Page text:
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An inch is an Imperial unit of length. Sweden also briefly had a "decimal inch" based on the metric system: see below for more.

According to some sources, the inch was originally defined informally as the distance between the tip of the thumb and the first joint of the thumb. Another source says that the inch was at one time defined in terms of the yard, supposedly defined as the distance between Henry I of England's nose and his thumb. There are twelve inches in a foot, and three feet in a yard.

Historically, the inch has referred to several slightly different units of length, used in different parts of the world. There was little uniformity; different countries, and even different cities within the same country, used their own standard length. Today there are two units called the "inch" still in use, both being largely confined to the United States. Other countries, which previously had their own separate definitions of the inch, have converted to using the metric system instead. When the inch being referred to is not specified, it almost always means the international inch.

The international inch is defined in terms of the metric system of units to be exactly 25.4 mm. This definition was agreed upon by the U.S. and the British Commonwealth in 1958. Prior to that, the U.S. and Canada each had their own, slightly different definition of the inch in terms of metric units, while the U.K. and other Commonwealth countries defined the inch in terms of the Imperial Standard Yard. The definition adopted was the Canadian definition. A metric inch was also used in some Soviet clones of Western computers. The clones were a slightly scaled copy, and hence Soviet parts didn't match exactly with Western ones.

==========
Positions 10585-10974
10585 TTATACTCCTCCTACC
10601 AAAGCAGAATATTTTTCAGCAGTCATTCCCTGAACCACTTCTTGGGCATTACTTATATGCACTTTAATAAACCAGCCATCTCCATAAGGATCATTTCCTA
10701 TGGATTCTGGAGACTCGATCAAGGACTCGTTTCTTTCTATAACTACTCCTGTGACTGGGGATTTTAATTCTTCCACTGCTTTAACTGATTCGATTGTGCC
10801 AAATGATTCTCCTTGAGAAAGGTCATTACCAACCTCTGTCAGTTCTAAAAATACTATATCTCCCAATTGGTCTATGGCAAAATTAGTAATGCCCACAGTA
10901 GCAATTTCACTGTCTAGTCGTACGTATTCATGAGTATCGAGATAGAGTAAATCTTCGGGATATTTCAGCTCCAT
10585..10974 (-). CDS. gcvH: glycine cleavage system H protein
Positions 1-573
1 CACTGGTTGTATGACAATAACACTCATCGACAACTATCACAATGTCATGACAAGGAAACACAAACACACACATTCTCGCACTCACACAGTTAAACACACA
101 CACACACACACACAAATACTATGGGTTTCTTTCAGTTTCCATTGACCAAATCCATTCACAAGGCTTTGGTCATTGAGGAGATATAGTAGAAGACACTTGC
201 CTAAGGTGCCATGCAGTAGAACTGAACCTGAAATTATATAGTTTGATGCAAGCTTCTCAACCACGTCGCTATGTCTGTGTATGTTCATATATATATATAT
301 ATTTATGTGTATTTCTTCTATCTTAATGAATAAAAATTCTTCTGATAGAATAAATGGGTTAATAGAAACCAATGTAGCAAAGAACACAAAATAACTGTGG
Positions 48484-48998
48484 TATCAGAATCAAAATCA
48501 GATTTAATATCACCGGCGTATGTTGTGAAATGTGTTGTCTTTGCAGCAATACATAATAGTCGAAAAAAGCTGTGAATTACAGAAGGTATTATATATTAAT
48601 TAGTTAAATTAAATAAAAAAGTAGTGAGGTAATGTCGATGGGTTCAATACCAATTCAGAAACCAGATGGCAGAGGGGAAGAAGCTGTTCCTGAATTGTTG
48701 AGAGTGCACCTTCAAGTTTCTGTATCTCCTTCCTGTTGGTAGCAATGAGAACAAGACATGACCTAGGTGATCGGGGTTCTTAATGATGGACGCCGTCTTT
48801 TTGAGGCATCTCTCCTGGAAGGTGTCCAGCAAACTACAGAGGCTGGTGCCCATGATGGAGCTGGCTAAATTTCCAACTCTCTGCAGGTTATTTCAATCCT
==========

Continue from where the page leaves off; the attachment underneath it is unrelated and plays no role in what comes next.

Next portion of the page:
However, the U.S. continued to use its previous national definition of the inch for surveying purposes. This inch, known as the U.S. survey inch, is defined so that 1 metre is exactly 39.37 survey inches. 1 survey inch equals approximately 25.40000508 mm, or 1.000002 international inches. Whilst the difference between the two units is only approximately two parts per million, the difference between the two units makes a significant difference of many meters when the unit is used to define measurements made on the scale of distances of thousands of kilometers.

The thou (SAMPA /Tau/) or mil (spelling?) is a unit sometimes used in engineering equivalent to one-thousandth of an international inch, and thus defined to be 25.4 μm. Use of the thou is now generally deprecated in favour of the use of SI units.

The unit may be denoted by a double prime (ex. 30″ = 30 inches), often approximated by a quotation mark. Similarly, feet can be denoted by a prime (often approximated by an apostrophe), so 6′2″ means 6 feet 2 inches.

See also: imperial unit, Gry.


In the 19th century, Sweden devised a way into the metric world. First, in 18551863 the existing "working inch" was changed into a "decimal inch" which was 1/10 foot or approximately 0.03 meters. Proponents argued that a decimal system simplifies calculations, but having two different inch measures turned out to be so complicated that in 18781889 it was agreed to introduce the metric units.

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